DOC and DOCG wines made with the main native vines

NATIVE GRAPES DOC WINES
DOCG WINES
Ciliegiolo
  • Colli Amerini
  • Lago di Corsara
  • Rosso Orvietano

 

Grechetto
  • Assisi
  • Colli Amerini
  • Colli del Trasimeno
  • Colli Martani
  • Colli Perugini
  • Montefalco
  • Orvieto
Sagrantino
  • Montefalco
  • Montefalco Sagrantino
Sangiovese
  • Assisi
  • Colli Altotiberini
  • Colli Amerini
  • Colli del Trasimeno
  • Colli Martani
  • Colli Perugini
  • Montefalco
  • Rosso Orvietano
  • Torgiano
  • Torgiano Rosso Riserva
Trebbiano
  • Assisi
  • Colli Altotiberini
  • Colli Amerini
  • Colli del Trasimeno
  • Colli Martani
  • Colli Perugini
  • Montefalco
  • Orvieto

 

Verdello
  • Colli Amerini

Umbria IGT Wines

IGT WINES

NATIVE GRAPES

Allerona

  • Canaiolo Bianco
  • Canaiolo Nero
  • Ciliegiolo
  • Dolcetto
  • Garganega
  • Grechetto
  • Verdello
  • Trebbiano Toscano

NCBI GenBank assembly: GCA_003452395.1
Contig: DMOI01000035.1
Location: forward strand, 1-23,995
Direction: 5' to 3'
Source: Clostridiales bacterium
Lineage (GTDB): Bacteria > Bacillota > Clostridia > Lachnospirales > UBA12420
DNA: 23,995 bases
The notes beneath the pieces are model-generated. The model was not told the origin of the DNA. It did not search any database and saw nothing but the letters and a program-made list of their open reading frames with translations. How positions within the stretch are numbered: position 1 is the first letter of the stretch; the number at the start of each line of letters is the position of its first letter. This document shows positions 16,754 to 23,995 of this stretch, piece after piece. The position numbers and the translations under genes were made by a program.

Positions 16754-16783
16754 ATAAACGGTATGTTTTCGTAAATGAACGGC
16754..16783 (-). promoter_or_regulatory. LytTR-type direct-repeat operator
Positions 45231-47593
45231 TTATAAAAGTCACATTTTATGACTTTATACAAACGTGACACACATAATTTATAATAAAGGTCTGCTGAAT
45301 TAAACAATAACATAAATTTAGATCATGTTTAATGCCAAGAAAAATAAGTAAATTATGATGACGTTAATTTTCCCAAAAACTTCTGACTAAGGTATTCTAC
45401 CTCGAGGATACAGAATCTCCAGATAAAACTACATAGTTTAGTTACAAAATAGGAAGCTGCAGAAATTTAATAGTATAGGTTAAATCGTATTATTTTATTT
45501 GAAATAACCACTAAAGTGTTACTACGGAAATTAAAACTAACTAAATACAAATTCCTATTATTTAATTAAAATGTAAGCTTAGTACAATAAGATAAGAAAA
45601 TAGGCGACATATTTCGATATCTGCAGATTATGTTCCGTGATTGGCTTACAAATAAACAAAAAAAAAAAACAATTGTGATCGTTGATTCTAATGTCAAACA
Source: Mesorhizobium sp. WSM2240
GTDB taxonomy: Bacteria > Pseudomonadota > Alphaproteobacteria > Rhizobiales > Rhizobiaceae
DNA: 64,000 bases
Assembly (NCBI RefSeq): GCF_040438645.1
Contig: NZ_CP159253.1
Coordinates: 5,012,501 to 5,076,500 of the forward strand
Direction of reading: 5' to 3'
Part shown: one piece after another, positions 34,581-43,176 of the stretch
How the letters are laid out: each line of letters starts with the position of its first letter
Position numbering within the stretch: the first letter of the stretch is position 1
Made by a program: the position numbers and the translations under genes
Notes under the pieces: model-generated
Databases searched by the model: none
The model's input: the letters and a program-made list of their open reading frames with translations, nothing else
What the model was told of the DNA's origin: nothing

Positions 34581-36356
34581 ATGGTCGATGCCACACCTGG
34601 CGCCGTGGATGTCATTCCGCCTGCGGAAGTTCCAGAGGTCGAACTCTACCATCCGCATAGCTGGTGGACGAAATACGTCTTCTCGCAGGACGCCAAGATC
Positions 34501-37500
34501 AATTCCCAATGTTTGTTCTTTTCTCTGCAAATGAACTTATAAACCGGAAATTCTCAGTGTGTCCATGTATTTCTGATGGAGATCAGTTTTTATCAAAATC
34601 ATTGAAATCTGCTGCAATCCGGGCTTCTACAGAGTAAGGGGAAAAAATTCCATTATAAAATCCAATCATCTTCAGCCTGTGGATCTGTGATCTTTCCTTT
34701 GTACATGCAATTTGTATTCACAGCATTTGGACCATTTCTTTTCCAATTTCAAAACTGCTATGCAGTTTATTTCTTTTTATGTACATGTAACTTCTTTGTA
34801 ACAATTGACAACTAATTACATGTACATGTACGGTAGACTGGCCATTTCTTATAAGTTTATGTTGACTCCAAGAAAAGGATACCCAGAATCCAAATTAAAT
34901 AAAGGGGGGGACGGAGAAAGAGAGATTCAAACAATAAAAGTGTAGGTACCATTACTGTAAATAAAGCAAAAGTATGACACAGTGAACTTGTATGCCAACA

• Sangiovese
  • Montepulciano
  • Verdello
  • Verdicchio Bianco
  • Vernaccia di San Gimignano

Bettona

  • One or more recommended and /or authorized grapes from the Perugia province

Cannara

  • Vernaccia and other red grapes authorized and /or recommended grapes from the Perugia province

Narni

  • Ciliegiolo and other red grapes authorized and /or recommended grapes from the Terni province

Spello

  • One or more recommended and /or authorized grapes from the Perugia province

Umbria

  • Canaiolo Bianco
  • Canaiolo Nero
  • Ciliegiolo
  • Dolcetto
  • Garganega
  • Grechetto
  • Montepulciano
  • Sangiovese
  • Verdello
  • Verdicchio Bianco
  • Vernaccia di San Gimignano